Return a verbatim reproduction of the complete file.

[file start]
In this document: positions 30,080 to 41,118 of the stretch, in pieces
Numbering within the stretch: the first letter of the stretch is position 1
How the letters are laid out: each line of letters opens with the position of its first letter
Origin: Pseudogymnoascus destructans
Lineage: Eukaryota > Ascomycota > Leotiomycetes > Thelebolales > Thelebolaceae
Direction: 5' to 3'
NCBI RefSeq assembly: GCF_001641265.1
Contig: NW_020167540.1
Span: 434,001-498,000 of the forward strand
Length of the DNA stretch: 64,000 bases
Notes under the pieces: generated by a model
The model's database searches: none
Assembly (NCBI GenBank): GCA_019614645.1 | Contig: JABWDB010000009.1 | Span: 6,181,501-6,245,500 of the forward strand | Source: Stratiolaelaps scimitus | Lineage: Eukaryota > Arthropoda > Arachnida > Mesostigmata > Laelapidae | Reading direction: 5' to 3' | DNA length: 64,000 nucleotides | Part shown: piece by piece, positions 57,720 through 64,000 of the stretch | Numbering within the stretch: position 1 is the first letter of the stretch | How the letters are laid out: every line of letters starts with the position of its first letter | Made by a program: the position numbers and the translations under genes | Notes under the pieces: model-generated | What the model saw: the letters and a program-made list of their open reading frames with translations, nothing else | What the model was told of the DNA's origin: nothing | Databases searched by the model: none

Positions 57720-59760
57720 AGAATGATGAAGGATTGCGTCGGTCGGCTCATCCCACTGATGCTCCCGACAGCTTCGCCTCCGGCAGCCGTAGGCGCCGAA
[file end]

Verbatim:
In this document: positions 30,080 to 41,118 of the stretch, in pieces
Numbering within the stretch: the first letter of the stretch is position 1
How the letters are laid out: each line of letters opens with the position of its first letter
Origin: Pseudogymnoascus destructans
Lineage: Eukaryota > Ascomycota > Leotiomycetes > Thelebolales > Thelebolaceae
Direction: 5' to 3'
NCBI RefSeq assembly: GCF_001641265.1
Contig: NW_020167540.1
Span: 434,001-498,000 of the forward strand
Length of the DNA stretch: 64,000 bases
Notes under the pieces: generated by a model
The model's database searches: none
Assembly (NCBI GenBank): GCA_019614645.1 | Contig: JABWDB010000009.1 | Span: 6,181,501-6,245,500 of the forward strand | Source: Stratiolaelaps scimitus | Lineage: Eukaryota > Arthropoda > Arachnida > Mesostigmata > Laelapidae | Reading direction: 5' to 3' | DNA length: 64,000 nucleotides | Part shown: piece by piece, positions 57,720 through 64,000 of the stretch | Numbering within the stretch: position 1 is the first letter of the stretch | How the letters are laid out: every line of letters starts with the position of its first letter | Made by a program: the position numbers and the translations under genes | Notes under the pieces: model-generated | What the model saw: the letters and a program-made list of their open reading frames with translations, nothing else | What the model was told of the DNA's origin: nothing | Databases searched by the model: none

Positions 57720-59760
57720 AGAATGATGAAGGATTGCGTCGGTCGGCTCATCCCACTGATGCTCCCGACAGCTTCGCCTCCGGCAGCCGTAGGCGCCGAA